Since we learned that GDP grew by only 0.2% in the second quarter of 2011, we’ve had a blizzard of further bad economic data. The CBIindustrial and distributive trends surveys last week pointed to an economy slowing in August, the manufacturing PMI is pointing towards actual contraction, the construction sector is still weak whilst the money supply is falling.
The question becomes – what on earth is going on? Specifically does the UK have a demand problem or a supply one?
The answer is a depressing one – both.
In the short term the immediate problem is one of poor demand. Domestic demand is extremely weak:
- The consumer is over indebted, cautious and not spending.
- Corporations are constrained by banks not lending, pessimistic about their prospects and not investing.
- Government is embarked on the largest fiscal tightening in decades.
Meanwhile external demand for exports is weak for reasons that a casual glance at the recent economic headlines coming out of Europe and the US will easily reveal.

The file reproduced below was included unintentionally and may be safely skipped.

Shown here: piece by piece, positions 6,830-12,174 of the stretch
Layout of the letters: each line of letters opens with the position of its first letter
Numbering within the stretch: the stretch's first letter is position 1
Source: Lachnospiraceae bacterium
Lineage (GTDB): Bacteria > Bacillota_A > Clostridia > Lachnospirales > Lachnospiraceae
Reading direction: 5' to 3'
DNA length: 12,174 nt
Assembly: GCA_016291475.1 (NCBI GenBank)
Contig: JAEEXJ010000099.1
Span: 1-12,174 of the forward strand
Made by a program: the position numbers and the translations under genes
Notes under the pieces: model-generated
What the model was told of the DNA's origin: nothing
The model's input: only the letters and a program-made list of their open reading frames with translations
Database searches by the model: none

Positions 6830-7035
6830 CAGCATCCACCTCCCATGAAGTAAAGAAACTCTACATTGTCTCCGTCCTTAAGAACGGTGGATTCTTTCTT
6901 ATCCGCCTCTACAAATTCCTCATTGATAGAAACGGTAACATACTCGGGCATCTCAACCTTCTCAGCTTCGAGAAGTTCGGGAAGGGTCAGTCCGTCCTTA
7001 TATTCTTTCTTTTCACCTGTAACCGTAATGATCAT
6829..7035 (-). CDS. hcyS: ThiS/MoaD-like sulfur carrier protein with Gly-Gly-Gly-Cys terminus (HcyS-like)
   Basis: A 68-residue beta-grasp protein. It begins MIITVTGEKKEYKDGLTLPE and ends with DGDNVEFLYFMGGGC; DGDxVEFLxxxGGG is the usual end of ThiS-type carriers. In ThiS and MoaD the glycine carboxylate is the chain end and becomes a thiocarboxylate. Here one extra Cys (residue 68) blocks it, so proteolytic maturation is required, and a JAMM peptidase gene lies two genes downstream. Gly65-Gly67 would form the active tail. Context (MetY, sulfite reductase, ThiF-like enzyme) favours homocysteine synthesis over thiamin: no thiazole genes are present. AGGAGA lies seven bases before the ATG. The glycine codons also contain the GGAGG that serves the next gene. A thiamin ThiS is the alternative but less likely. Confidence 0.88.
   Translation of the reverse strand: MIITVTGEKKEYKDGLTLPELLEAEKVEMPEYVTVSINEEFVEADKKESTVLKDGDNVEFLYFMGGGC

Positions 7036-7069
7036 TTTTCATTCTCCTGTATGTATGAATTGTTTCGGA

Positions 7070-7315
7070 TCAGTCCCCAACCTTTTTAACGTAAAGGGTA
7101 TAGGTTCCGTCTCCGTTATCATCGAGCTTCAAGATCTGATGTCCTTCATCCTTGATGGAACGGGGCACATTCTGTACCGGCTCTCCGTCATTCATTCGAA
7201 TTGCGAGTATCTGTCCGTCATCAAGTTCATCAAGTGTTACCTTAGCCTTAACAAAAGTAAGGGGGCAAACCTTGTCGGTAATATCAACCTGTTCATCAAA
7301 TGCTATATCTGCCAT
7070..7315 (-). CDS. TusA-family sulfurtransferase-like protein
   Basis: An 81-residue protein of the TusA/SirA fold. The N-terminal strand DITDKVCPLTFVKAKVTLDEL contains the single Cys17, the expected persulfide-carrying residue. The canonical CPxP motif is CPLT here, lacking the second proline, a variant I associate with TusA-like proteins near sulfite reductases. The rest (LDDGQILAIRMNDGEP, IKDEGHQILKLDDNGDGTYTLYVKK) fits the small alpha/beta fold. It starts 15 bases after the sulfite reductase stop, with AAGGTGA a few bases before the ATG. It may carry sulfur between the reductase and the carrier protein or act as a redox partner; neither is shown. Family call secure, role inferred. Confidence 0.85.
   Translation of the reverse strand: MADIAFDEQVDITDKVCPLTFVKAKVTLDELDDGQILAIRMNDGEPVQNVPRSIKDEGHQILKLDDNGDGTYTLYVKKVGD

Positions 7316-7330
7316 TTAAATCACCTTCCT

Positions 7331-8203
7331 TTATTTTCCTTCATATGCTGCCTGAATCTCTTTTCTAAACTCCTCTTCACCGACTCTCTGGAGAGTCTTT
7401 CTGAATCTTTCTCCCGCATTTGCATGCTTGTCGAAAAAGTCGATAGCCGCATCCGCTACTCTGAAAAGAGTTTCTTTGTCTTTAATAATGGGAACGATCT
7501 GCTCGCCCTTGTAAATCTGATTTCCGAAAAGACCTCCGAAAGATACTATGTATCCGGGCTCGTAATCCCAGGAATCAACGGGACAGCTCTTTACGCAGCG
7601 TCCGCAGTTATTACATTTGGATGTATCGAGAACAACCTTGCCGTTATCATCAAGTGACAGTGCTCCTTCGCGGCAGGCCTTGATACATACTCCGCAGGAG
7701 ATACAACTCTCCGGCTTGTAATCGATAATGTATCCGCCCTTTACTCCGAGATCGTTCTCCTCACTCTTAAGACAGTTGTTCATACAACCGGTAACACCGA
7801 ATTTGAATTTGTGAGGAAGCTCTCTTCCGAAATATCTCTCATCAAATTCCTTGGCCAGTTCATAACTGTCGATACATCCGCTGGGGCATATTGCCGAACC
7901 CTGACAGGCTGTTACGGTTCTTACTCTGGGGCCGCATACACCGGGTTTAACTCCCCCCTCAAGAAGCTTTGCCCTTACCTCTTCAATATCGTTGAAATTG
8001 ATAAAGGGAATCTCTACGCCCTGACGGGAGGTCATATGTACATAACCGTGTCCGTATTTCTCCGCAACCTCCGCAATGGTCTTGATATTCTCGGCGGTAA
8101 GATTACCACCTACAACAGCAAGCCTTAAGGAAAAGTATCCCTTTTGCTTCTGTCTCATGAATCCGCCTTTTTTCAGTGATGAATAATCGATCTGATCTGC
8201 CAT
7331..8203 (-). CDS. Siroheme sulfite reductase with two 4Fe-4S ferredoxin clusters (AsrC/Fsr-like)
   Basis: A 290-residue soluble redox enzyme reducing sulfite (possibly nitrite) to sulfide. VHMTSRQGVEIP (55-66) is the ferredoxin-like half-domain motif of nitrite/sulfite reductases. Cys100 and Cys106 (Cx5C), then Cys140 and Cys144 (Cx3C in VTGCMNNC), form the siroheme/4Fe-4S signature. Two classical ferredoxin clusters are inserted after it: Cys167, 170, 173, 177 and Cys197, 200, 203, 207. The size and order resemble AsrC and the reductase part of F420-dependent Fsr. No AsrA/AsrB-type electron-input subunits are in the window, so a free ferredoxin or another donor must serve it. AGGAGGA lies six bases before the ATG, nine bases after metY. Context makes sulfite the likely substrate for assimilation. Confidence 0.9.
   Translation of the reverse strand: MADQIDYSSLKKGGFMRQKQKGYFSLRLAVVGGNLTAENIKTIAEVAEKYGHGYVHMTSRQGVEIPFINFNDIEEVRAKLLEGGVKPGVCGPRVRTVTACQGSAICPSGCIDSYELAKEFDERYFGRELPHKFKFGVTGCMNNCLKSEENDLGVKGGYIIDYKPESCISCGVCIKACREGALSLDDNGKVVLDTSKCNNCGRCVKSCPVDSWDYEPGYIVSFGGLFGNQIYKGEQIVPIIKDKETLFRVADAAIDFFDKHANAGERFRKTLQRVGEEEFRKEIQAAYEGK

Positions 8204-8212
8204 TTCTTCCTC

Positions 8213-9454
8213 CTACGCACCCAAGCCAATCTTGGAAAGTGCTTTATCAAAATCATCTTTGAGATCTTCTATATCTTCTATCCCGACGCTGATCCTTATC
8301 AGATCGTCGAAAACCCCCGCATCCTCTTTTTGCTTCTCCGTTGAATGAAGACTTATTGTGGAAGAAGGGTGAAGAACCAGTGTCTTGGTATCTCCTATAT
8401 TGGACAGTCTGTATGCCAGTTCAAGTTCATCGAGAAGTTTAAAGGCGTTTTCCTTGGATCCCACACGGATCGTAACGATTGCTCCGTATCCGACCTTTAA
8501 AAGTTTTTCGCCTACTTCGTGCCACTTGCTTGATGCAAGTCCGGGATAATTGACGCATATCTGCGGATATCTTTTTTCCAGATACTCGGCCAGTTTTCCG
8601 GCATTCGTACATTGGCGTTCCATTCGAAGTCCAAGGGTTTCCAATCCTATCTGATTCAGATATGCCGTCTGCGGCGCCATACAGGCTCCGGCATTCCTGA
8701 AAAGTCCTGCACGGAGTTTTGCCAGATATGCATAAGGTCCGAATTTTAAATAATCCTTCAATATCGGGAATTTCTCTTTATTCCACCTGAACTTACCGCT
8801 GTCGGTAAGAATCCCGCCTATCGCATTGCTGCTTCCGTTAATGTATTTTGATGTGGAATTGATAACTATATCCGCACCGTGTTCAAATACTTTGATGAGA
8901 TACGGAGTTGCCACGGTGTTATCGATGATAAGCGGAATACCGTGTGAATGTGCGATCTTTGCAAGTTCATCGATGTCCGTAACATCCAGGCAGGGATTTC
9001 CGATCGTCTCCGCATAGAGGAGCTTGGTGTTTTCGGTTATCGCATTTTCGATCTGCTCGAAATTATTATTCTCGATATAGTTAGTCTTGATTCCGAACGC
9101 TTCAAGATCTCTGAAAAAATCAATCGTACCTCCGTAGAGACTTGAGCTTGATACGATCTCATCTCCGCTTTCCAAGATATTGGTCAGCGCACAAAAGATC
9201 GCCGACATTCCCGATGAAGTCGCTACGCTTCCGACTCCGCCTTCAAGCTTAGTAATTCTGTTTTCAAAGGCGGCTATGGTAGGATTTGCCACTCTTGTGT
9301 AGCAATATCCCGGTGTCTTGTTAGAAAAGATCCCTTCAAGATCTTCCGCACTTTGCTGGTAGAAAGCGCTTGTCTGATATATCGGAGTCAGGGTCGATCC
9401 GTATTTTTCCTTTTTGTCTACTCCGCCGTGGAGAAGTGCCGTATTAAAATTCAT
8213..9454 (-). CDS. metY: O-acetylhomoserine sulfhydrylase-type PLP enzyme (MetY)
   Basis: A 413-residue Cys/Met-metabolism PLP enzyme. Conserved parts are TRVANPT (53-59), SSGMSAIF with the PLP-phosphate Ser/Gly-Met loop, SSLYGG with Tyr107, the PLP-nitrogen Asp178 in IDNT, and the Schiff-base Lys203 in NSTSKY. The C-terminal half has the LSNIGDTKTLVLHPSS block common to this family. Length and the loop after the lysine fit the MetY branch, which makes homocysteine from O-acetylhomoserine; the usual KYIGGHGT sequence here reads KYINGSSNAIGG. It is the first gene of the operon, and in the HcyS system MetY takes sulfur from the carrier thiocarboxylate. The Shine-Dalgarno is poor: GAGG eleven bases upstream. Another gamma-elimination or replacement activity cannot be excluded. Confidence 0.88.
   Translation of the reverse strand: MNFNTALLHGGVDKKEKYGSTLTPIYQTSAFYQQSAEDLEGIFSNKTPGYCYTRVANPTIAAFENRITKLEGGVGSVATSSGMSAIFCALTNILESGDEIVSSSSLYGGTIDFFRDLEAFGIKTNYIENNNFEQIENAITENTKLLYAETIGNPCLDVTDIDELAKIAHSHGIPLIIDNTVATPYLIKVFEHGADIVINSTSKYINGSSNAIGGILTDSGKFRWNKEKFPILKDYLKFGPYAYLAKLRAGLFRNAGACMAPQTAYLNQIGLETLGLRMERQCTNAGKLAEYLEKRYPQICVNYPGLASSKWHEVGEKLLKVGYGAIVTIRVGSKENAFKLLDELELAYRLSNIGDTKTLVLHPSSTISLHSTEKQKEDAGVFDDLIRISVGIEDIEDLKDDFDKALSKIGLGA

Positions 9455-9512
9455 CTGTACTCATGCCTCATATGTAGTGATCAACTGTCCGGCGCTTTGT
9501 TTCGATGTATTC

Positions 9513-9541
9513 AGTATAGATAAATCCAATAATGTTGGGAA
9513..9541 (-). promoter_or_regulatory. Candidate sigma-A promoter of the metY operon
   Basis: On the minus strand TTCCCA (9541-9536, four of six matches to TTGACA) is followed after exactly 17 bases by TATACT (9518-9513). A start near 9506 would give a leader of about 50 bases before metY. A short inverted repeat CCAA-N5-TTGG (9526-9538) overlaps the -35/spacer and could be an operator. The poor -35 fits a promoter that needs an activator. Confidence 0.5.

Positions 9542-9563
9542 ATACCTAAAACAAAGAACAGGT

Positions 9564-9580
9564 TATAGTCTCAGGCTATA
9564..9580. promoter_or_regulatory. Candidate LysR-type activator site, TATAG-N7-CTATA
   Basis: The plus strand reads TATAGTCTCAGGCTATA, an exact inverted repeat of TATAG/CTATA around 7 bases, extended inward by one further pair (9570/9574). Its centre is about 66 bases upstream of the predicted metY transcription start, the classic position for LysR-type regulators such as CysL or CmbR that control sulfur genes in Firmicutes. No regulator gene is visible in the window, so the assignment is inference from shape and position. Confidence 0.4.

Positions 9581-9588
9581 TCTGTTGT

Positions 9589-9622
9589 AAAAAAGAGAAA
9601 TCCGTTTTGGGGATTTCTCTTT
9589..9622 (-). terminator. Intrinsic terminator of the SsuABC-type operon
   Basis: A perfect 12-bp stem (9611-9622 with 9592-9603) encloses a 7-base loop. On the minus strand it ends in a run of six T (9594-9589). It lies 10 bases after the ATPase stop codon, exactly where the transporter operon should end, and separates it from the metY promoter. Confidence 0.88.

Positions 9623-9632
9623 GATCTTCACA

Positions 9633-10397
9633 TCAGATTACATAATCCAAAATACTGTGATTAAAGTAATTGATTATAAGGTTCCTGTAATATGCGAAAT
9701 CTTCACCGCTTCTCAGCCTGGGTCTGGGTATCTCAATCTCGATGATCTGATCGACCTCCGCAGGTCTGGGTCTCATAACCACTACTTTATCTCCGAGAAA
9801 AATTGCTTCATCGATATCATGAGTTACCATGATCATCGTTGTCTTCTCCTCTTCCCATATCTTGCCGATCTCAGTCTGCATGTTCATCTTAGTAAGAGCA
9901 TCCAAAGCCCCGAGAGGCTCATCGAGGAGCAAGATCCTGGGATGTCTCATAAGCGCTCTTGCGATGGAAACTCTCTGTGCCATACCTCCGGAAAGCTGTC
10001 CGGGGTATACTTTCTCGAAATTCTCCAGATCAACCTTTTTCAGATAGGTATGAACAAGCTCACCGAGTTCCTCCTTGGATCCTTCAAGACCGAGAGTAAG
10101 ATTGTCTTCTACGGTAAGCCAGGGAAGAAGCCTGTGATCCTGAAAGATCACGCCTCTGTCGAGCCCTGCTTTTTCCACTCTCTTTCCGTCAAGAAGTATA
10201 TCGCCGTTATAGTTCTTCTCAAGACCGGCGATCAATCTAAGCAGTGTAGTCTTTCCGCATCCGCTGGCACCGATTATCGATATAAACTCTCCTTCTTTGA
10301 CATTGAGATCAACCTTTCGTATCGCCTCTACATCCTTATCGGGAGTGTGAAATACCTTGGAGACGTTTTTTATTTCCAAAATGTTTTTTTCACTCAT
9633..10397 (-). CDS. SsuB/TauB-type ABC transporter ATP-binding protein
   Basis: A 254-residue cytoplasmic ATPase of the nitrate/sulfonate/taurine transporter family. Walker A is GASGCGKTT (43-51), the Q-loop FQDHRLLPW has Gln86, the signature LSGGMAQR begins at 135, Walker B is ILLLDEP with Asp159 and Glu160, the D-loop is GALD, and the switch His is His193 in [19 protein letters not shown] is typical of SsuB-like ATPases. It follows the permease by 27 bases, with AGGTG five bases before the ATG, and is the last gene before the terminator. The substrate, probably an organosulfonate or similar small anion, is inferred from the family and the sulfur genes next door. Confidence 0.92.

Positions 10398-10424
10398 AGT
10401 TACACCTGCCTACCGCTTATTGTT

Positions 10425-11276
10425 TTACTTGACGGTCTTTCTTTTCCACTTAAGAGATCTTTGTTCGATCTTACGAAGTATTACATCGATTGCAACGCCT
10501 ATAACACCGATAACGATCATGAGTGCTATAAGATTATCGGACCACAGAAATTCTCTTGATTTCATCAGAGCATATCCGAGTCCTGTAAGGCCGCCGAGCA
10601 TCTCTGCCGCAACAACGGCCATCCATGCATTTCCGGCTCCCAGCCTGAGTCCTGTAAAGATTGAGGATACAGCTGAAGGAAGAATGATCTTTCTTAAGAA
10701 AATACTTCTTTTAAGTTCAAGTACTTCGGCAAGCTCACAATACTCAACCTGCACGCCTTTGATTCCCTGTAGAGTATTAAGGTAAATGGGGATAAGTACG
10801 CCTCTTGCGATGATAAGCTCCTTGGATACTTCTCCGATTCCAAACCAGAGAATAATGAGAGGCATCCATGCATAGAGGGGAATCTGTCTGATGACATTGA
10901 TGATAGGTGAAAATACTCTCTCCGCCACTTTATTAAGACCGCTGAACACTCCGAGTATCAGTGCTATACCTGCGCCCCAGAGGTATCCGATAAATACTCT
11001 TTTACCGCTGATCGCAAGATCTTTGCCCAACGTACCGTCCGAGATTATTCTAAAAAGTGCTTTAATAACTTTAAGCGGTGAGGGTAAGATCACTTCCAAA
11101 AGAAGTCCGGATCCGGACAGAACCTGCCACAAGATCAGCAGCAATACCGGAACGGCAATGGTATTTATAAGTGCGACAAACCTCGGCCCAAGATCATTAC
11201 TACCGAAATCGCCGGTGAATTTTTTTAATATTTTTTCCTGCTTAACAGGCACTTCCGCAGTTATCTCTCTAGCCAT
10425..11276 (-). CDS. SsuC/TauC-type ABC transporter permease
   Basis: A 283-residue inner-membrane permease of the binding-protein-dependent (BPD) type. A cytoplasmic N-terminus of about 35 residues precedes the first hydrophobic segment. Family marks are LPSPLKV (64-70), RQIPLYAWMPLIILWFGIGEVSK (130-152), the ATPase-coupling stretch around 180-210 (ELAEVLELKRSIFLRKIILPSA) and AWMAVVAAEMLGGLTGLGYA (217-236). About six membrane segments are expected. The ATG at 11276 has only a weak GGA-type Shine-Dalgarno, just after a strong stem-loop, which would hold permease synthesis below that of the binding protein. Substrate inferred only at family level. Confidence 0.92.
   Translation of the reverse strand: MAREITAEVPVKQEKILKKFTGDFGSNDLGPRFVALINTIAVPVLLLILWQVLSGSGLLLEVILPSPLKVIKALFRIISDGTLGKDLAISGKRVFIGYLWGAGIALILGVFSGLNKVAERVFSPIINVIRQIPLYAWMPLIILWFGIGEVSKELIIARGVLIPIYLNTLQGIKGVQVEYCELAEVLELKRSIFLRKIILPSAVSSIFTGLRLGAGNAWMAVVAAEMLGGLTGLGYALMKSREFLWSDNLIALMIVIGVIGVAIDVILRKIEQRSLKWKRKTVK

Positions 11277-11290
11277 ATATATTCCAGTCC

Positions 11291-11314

But the UK does have a supply problem. Trend growth is almost certainly lower than the OBR estimate, we still don’t know quite how much the credit bubble led us to over estimate sustainable growth – but we do know that investment in the real economy has been low for a long time and that much of the finance productivity miracle was actually a mirage.
All of this matters for government policy. George Osborne’s plans to eliminate the structural deficit in this Parliament are now hanging by a knife edge. Another large downgrade from the OBR and the more cuts or tax rises will be required to meet his own targets – as the IMF has now noted.
Meanwhile the Government’s second major macro aim – a rebalancing of the economy, also looks in jeopardy as the manufacturing sector slows down.
What is required is a combination of short run policies to maintain aggregate demand coupled with a medium term agenda to address supply side issues – in the long run this is the best way to both balance the budget and rebalance the economy.
Interestingly enough the State Investment Bank idea (long backed by me and supported by Robert Skidelsky and Gerry Holtham amongst others) may help to address both these issues by raising domestic demand in the short run and increasing investment in the medium term.